Another day had us heading 'down east'. Actually we were heading north, but they call it down east around here. The term comes from 'down the fact that if you are on the water, you are heading east and the wind is pushing you down the coast, and now people just say 'down east'. But our first stop was Schoodic Point, the mainland side of Acadia National Park. Most people just know Acadia National Park as being located on Mount Desert Island, along with Bar Harbor. But across the bay from Bar Harbor is an area called Schoodic Point, which is a peninsula, and the tip of the peninsula is also part of the national park. Above is an inlet which is at low tide. They say the tides are around 10 feet here, so it is quite evident when the tides are out. You also don't want to get caught in one of these inlets in a kayak or you will be dragging the kayak through the mud or waiting 12 hours for the tide to return.

I picked an apple and boy was it sour. Looked ripe, but very sour.

They say this is a rose hip. The wild roses were covered with these. Look at your vitamen C bottle and it will probably say something like 'from rose hips'. So now you know.

At the tip of the peninsula there was nothing to break the atlantic waves from crashing ashore. The rugged beauty was amazing.

Behind me is the same rock from the previous picture, but now the waves are completely covering the rock.

We could see lobstermen checking their traps.

On the way back to the highway we spotted this large lobsterman.

We found another place to stop and have lobster, the Seafood Shack. These lobsters were delivered earlier in the morning and while we were there, another delivery of fresh lobsters was delivered for the evening diners. Our waitress comes from a lobstering family. Her father is a lobsterman and so is her husband. I think to most of the locals eating lobster is no big deal, its just a living.

Down the road was Blueberry Land. We were up in the part of Maine where the wild blueberry bogs are located.

Unlike cultivated blueberries, wild blueberries are small, but supposed to be more tasty. I never knew the difference until I actually saw the two side by side. Needless to say, I now have fresh, wild blueberries in my freezer.

We made it to Machais, which was getting ready for the 38th Annual Blueberry Festival. The town is centered around these falls. They are called the Bad Little Falls.

In conjunction with the blueberry festival is a dance on Saturday night at the grange. Each year is a different theme. This year it is the Blackfly Ball.

The lower level of the Grange, now used as a dining area. The grange, after being abandoned for many years, was condemned, but some volunteers from the Beehive Collective organization. Some 100 volunteers gather each year for a month or so, providing there time and talents to rebuild and restore this building. It has taken 6 years to get it restored to the point it is today. The volunteers are expected to pay a donation of $3-$10 per day while there. The volunteers take the funds and buy food, preparing food for the entire group. The volunteers are allowed to sleep in the grange or they can pitch a tent. Most of the volunteers are young people in their 20s. The Beehive Design Collective is a non-profit political organization using graphic arts to educate the populace and to communicate stores of resistance to corporate globilization. (That description was taken from wikipedia online.)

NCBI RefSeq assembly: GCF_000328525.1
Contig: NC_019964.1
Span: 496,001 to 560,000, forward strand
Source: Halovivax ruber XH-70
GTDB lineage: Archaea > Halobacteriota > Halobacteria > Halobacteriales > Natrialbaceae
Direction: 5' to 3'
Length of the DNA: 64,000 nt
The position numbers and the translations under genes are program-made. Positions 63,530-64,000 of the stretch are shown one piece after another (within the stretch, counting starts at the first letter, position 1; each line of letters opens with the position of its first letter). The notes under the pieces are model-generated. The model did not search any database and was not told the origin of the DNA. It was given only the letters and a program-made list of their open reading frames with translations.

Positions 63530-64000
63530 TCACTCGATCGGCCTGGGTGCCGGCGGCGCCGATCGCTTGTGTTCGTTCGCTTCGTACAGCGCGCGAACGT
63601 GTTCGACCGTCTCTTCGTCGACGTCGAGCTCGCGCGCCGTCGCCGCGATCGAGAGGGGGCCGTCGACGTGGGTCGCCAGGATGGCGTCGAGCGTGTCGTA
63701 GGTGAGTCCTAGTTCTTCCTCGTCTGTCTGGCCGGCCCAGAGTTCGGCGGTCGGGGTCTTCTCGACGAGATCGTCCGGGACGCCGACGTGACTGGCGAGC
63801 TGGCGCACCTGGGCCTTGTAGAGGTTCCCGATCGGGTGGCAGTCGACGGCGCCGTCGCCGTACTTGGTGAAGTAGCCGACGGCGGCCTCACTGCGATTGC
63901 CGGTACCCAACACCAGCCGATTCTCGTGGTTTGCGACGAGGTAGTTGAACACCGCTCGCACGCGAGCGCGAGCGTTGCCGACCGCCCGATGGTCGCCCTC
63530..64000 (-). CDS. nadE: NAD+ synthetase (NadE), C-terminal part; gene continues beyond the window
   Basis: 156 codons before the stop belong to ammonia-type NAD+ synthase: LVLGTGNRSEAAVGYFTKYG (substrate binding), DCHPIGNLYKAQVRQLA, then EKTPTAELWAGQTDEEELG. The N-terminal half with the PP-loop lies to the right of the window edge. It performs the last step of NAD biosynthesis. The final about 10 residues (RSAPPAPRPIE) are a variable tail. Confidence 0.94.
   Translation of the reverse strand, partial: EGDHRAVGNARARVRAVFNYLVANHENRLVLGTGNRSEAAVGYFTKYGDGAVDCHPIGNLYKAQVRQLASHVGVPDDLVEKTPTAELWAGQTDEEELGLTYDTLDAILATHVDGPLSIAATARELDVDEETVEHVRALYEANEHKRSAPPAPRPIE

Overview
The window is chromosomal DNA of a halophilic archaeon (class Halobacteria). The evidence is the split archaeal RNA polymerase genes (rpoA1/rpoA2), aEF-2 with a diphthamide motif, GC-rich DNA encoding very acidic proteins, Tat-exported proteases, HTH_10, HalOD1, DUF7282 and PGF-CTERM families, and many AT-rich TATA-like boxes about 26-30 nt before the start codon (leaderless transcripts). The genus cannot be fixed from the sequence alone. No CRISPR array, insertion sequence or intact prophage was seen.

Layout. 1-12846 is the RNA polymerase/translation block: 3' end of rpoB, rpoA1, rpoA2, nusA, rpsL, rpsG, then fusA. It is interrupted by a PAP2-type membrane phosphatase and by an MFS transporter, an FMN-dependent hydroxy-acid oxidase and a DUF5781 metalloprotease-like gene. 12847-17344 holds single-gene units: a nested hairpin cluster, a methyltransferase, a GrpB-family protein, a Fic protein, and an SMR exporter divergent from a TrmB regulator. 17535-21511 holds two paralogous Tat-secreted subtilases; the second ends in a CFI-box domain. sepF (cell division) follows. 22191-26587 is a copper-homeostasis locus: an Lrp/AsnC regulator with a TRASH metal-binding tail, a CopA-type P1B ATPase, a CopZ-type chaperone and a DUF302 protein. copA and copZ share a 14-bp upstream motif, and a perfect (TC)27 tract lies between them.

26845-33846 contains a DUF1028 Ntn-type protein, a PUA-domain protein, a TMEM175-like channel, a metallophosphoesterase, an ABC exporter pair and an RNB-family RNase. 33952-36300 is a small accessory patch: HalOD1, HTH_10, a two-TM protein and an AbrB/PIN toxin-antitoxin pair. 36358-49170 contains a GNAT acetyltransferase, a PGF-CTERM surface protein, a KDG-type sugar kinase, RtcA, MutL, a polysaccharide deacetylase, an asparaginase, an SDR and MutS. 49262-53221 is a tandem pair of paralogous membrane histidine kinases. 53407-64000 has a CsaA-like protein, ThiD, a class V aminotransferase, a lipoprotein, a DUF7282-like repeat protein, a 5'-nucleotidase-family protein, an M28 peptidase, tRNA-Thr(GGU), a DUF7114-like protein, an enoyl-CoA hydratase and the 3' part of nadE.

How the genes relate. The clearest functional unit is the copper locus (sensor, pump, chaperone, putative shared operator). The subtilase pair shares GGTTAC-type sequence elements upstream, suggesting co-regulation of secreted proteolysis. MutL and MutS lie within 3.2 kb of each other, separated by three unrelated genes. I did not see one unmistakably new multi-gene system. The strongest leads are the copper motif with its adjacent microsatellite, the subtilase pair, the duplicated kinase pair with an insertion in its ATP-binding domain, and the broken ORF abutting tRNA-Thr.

This is the upper level of the Grange, which is the ballroom and stage. The building was built originally with some type of special bracing which allows this 2nd floor to flex as much as 8 inches. The building is wider at the top, allowing it to bow inward. Last year they said there were over 200 people up here dancing and you could visibly see the building flexing.

Much of the cooking is done outside using very large pots. Some literature I picked up says the food provided is all vegetarian. These kids consider themselves activists in all things concerning the earth and how it is being used and abused. I don't agree with their politics, but it was interesting talking with them. The young man who gave us a tour and seemed to be in charge, works in Boston as a waiter. He saves his money so he can come up here every summer for a month to volunteer and help rebuilt this community. I was impressed to see so many young people willing to pay their own way to come and help out. Go check out the for more info on the organization.

Down the road was Jasper Beach, so named for all the small jasper rock comprising the beach.

The mound was the location of Ft. Machais/O'Brien, first built in 1773 following the first naval battle of the Revolutionary War. Not far from here Ichobad Jones was bringing supplies with a British escort. There was a disagreement between Captain Jones and some of the local patriots. The next day a battle ensured near the mouth of the Machais River, with Jeremiah O'Brien leading the patriots, hence, Machais is considered to be one of the birthplaces of the U.S. Navy.

1 comment:

Barbara and Ron said...

That is so strange. When we were there it wasn't crowded at all and that was for the 4th of July! I loved the coastline in Maine. Love the picture of you eating the sour apple.